Mothers with obesity at greater risk of stillbirth: Canadian study

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With obesity rates rising in Canada and globally, new research suggests there is a higher risk of stillbirth in mothers with obesity. Experts say early delivery could help minimize those risks.

The study published in the Canadian Medical Association Journal (CMAJ) Monday found that maternal obesity on its own and along with other risk factors, like diabetes, high blood pressure, smoking, substance use and chronic hypertension, was associated with an increased likelihood of fetal death occurring after 20 weeks of gestation or at a birth weight of at least 500 grams.

Researchers at Dalhousie University, The Ottawa Hospital and Queen’s University analyzed data of roughly 700,000 births, out of which almost 2,000 were stillbirths, in Ontario between April 1, 2012 and December 31, 2018.

They concluded that pregnant people in the highest obesity classes II and III – with a body mass index (BMI) of more than 35.0 – have a greater overall risk of stillbirth than those with a normal BMI of 18.5–24.9. The BMI for class I obesity is in the 30.0 -34.9 range, meaning a woman of an average height weighing 200 pounds.

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“What we found is that there are higher risks of stillbirth in people with obesity, especially in the higher classes and especially at term,” said Dr. Naila Ramji, a maternal-fetal medicine specialist in Fredericton, N.B., and assistant professor at Dalhousie University.

The risk of stillbirth in obese pregnancies increases with the gestational age, especially beyond 37 weeks, Ramji, who was the lead study author, told Global News.

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At around 38 weeks, the risk of stillbirth for pregnant people with obesity was roughly double to 2.5 times, compared to someone with a normal BMI and the risk was four to 4.5 times closer to 40 weeks, which is the due date, she said.

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“That timing of delivery can really reduce that risk because the risk is not as high when you deliver a little bit earlier,” Ramji said.

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“We think that there’s some good evidence for potentially considering delivery of individuals with class I obesity around 39 weeks and, delivering individuals with class II and class III obesity around 38 weeks to really reduce that significant jump in stillbirth risk that happens after that time in those populations.”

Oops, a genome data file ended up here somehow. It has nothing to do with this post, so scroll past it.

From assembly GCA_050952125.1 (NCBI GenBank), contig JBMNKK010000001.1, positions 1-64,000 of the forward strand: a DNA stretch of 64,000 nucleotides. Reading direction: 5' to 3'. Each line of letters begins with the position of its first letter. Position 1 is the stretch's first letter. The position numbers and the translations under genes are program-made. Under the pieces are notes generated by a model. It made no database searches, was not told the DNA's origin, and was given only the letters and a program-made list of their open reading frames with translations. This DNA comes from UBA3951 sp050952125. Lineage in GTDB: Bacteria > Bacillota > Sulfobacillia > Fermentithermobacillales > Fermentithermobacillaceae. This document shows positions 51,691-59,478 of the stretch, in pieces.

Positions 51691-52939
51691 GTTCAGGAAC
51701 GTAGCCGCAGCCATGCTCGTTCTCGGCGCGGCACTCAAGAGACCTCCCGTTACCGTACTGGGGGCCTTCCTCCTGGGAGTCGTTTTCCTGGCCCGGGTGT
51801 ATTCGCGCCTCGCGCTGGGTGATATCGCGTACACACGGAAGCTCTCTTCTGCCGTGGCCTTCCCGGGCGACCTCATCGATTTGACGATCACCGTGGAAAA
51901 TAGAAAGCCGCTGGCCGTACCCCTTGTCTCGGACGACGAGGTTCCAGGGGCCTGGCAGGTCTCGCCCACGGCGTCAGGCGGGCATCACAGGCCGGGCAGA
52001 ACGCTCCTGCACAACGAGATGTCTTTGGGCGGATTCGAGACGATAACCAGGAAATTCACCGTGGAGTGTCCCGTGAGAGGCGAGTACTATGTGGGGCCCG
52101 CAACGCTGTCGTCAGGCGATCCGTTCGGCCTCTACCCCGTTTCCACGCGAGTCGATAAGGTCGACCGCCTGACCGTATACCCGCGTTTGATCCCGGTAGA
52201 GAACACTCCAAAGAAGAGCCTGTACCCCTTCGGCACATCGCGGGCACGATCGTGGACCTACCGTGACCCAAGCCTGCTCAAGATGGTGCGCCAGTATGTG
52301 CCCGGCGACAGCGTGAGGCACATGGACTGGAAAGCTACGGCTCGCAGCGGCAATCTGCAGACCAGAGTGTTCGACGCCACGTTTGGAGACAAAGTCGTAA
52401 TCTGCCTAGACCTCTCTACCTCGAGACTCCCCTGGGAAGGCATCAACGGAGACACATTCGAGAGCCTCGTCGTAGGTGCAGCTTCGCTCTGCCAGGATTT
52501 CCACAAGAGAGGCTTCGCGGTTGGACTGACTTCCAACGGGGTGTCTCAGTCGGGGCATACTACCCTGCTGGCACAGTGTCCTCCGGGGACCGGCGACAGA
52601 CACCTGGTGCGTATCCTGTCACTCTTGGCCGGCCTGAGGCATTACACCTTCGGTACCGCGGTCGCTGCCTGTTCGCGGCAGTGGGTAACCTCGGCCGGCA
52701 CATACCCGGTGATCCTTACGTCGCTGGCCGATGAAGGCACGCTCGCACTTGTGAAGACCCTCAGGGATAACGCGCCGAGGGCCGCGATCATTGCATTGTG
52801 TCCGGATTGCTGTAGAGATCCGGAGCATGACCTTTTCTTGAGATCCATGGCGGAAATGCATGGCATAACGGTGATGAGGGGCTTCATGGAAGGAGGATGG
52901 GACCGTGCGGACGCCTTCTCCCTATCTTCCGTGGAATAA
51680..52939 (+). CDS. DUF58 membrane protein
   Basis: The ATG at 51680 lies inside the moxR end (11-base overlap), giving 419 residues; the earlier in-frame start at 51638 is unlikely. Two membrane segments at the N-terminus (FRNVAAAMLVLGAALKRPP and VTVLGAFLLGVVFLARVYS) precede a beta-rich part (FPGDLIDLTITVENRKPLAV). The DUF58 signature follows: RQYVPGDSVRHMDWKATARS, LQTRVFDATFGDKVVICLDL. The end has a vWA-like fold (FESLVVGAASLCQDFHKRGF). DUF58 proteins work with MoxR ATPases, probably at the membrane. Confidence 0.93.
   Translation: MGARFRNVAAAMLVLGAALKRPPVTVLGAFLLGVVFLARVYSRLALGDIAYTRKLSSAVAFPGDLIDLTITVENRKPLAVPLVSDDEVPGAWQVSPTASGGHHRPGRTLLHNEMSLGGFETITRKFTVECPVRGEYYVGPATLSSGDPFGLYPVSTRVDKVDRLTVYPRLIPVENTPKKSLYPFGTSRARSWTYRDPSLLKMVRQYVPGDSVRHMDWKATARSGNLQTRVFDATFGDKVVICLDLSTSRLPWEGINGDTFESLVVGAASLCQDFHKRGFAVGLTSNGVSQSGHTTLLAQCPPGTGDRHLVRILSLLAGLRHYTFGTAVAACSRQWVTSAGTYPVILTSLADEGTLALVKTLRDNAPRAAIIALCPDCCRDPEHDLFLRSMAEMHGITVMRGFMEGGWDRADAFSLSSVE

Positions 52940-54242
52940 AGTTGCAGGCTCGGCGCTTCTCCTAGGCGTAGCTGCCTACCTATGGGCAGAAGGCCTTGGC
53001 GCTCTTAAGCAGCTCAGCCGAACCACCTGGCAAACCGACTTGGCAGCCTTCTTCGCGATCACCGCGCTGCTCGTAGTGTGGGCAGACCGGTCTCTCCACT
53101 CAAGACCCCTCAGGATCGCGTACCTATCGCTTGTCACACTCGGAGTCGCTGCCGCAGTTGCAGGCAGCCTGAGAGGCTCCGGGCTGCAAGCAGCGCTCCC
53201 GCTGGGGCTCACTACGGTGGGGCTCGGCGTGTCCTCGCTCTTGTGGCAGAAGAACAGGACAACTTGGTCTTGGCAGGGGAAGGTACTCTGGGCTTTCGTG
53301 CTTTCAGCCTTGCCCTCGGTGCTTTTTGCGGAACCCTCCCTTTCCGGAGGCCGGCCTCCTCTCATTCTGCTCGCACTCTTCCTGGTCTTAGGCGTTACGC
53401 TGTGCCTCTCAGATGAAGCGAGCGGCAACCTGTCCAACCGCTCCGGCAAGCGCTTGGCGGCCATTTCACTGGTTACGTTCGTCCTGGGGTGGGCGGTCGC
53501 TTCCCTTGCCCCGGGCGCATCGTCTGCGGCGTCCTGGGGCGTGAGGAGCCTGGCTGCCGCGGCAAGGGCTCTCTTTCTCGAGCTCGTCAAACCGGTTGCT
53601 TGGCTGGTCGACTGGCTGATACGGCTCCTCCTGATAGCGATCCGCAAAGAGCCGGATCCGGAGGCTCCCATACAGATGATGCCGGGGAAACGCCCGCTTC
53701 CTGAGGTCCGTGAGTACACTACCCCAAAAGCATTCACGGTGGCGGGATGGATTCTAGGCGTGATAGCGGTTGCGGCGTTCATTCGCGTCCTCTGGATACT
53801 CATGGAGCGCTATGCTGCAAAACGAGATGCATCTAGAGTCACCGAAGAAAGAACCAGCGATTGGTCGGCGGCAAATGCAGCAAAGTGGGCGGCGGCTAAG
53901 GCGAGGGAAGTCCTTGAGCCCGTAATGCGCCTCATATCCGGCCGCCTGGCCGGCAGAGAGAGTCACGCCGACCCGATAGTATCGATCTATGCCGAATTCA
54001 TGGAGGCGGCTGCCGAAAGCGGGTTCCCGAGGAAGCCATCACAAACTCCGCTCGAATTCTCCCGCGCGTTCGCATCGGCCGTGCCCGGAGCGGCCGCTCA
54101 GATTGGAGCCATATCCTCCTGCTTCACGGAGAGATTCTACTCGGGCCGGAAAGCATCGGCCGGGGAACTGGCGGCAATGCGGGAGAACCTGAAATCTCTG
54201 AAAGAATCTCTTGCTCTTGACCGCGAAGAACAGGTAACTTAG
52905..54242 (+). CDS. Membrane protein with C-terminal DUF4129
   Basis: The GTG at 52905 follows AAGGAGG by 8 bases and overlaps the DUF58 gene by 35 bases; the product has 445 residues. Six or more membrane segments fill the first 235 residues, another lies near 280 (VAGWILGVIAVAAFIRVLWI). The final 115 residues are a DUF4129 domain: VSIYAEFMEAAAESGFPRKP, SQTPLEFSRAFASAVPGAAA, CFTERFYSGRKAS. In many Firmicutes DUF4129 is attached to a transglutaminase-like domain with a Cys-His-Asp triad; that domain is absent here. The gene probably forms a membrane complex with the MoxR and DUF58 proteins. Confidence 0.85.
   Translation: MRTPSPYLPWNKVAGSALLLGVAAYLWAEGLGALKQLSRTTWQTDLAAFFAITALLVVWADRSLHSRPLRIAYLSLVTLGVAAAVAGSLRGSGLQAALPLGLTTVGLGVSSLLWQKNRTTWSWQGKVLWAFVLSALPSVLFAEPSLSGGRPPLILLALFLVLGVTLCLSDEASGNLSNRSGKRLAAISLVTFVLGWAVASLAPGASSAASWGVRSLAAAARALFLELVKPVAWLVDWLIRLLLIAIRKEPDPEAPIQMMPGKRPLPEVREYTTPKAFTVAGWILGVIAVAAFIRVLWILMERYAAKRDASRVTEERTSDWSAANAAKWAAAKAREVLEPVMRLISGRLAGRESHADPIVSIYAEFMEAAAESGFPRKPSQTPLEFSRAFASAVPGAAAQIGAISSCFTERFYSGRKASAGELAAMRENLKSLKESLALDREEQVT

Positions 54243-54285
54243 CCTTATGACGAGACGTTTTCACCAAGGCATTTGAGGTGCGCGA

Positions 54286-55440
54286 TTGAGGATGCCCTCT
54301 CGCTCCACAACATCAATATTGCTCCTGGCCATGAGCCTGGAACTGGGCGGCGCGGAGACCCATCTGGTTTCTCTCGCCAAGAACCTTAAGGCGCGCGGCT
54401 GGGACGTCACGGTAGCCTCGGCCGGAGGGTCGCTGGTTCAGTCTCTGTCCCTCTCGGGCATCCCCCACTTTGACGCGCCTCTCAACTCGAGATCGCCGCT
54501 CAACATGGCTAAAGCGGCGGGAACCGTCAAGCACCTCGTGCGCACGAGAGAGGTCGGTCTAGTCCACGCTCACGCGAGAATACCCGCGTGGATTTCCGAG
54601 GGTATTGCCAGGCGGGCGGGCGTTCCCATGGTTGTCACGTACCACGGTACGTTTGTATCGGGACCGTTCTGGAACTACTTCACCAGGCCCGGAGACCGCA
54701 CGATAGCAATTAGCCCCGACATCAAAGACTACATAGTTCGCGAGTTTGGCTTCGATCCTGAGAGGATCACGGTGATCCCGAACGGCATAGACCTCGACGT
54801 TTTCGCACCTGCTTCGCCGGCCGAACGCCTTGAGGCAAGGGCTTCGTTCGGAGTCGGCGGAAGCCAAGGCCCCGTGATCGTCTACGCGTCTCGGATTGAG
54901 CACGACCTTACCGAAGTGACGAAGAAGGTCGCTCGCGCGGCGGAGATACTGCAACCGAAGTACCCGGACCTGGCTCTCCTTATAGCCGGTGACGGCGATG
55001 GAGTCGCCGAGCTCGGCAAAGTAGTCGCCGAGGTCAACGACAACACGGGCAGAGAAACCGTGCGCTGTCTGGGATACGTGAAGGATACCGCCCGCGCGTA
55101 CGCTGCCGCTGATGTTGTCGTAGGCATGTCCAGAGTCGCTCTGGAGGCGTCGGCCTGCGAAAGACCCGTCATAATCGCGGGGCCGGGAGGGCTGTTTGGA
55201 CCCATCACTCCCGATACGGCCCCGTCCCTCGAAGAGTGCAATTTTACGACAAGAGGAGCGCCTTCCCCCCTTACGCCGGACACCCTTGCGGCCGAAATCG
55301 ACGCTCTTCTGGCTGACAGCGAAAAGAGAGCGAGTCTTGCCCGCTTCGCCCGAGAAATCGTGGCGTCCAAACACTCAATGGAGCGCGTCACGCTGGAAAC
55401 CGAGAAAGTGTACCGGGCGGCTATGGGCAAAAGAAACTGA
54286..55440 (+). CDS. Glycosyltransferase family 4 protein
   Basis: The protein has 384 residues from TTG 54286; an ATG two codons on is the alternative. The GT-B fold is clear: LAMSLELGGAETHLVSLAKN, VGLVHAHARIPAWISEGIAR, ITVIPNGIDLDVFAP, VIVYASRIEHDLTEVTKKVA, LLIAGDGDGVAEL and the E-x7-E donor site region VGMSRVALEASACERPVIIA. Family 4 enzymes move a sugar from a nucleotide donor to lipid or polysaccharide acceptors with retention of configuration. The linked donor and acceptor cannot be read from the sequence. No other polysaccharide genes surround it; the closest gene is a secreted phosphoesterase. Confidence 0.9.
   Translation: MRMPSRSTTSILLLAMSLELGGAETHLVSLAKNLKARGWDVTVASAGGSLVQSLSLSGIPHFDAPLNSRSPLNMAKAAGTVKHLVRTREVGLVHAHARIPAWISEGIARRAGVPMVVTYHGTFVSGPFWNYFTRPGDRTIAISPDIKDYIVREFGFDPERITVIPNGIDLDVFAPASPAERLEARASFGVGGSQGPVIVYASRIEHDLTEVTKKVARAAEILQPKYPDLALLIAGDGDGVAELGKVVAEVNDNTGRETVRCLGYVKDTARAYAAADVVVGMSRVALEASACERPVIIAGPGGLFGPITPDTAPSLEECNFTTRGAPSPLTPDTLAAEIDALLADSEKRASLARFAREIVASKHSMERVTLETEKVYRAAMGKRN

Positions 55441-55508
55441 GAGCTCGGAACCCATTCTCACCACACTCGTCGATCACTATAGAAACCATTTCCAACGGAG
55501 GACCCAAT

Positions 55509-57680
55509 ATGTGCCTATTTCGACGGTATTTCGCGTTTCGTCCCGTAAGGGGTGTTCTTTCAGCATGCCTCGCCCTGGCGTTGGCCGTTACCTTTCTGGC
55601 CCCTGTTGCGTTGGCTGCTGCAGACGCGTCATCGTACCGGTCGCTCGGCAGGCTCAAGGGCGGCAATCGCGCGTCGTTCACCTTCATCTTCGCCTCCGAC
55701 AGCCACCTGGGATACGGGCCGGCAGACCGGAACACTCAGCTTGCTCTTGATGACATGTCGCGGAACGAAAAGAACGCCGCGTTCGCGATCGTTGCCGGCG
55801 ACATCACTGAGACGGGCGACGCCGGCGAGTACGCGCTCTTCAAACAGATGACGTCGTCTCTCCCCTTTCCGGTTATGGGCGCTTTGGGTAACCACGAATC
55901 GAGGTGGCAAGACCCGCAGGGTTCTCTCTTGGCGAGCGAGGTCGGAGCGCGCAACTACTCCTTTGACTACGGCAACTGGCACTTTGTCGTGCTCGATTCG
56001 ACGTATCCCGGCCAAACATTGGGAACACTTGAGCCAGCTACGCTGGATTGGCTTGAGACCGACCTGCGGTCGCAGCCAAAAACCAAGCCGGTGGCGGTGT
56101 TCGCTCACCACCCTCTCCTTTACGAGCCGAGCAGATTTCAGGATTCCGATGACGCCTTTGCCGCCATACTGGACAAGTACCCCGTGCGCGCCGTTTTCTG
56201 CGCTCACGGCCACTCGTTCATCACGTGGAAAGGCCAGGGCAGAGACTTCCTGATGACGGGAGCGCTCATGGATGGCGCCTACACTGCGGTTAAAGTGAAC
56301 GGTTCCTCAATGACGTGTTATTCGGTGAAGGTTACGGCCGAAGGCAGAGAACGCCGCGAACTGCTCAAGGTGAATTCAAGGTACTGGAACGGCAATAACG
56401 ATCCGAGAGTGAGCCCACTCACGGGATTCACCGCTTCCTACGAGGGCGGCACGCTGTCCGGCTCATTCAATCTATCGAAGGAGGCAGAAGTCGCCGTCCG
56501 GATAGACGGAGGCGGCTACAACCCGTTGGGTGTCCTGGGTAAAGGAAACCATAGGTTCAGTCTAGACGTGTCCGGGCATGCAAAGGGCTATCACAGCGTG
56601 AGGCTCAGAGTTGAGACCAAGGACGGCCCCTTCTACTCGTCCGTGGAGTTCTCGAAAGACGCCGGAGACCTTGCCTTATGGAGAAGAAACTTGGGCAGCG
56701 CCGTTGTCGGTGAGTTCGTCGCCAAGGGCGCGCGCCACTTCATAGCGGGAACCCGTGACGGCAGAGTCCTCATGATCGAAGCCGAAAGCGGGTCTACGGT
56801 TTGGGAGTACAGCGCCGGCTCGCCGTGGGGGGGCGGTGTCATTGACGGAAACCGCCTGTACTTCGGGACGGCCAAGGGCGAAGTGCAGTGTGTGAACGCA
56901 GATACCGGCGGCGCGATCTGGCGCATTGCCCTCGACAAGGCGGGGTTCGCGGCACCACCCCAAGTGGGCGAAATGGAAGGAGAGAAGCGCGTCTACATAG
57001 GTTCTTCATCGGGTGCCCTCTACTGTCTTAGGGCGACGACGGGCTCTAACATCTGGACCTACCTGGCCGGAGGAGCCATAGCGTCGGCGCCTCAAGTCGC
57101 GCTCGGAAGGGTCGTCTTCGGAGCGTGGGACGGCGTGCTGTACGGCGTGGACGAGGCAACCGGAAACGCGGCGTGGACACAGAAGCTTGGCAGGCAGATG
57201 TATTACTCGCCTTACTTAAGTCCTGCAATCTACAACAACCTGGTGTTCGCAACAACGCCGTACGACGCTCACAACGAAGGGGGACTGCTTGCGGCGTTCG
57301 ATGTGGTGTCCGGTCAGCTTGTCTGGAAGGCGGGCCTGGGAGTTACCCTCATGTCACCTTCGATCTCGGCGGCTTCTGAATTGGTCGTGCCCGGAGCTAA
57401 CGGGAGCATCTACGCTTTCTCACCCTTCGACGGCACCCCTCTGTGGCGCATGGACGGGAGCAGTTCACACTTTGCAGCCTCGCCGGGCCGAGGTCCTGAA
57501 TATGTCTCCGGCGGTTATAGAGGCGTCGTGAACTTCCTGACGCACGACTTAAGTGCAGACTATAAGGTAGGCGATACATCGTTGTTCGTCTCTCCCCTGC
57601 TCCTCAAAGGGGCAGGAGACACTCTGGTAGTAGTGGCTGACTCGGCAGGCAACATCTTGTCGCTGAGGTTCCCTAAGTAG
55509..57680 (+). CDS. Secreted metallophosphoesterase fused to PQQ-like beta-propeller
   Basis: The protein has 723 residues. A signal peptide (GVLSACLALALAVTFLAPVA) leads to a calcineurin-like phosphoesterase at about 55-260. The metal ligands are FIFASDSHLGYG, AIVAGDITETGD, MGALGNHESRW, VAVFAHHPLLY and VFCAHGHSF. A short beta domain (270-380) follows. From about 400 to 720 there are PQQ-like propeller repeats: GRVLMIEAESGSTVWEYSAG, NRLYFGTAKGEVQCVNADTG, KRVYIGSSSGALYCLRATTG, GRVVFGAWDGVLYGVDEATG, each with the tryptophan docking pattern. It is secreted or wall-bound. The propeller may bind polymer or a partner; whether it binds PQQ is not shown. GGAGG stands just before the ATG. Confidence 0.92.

There is already precedence in Canada of early induction of labour between 38 to 39 weeks for women with Type I and Type II diabetes or for those who have a high blood pressure because they are also at a higher risk of stillbirth than the average pregnant person, she said.

The same approach should be considered for people with obesity, Ramji said, where the labour can be induced as long as there are no contradictions.

It could also be a planned cesarean delivery if it is not safe to deliver vaginally due to some other pregnancy issues.

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Obesity rates in Canada

One in four Canadians are living with obesity, according to Obesity Canada. As of 2022, 4 million women and 4.4 million men were living with obesity in the country, data from a global analysis published in the Lancet journal showed on Friday.

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Between 1990 and 2022, obesity rates among adults have more than doubled worldwide and increased four times in children and adolescents.

The authors of the Lancet study believe the shift in the onset of obesity in young people over the three decades could be because of access to commercial and processed foods in school-aged children.

People with obesity are at higher risk of developing pregnancy complications and that can lead to stillbirths, Ramji said.

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While the CMAJ study did not specifically explore the reasons behind the association between maternal obesity and stillbirths, Ramji said factors like inflammation and alterations in metabolism could be playing a role here.

She said besides the timing of delivery, obese pregnancies should be monitored more closely for any complications. As with all pregnancies, Ramji advised against smoking, substance use and urged good nutrition and daily activity to help reduce the risk of stillbirth.

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In a related article also published Monday, Dr. Naomi Cahill, CMAJ editor and registered dietitian, said: “Pregnant people living with obesity should receive respectful prenatal care, free from stigma, that realizes the goals of both health-care providers and patients to ensure positive maternal and fetal outcomes.”

— With files from Global News’ Katie Dangerfield

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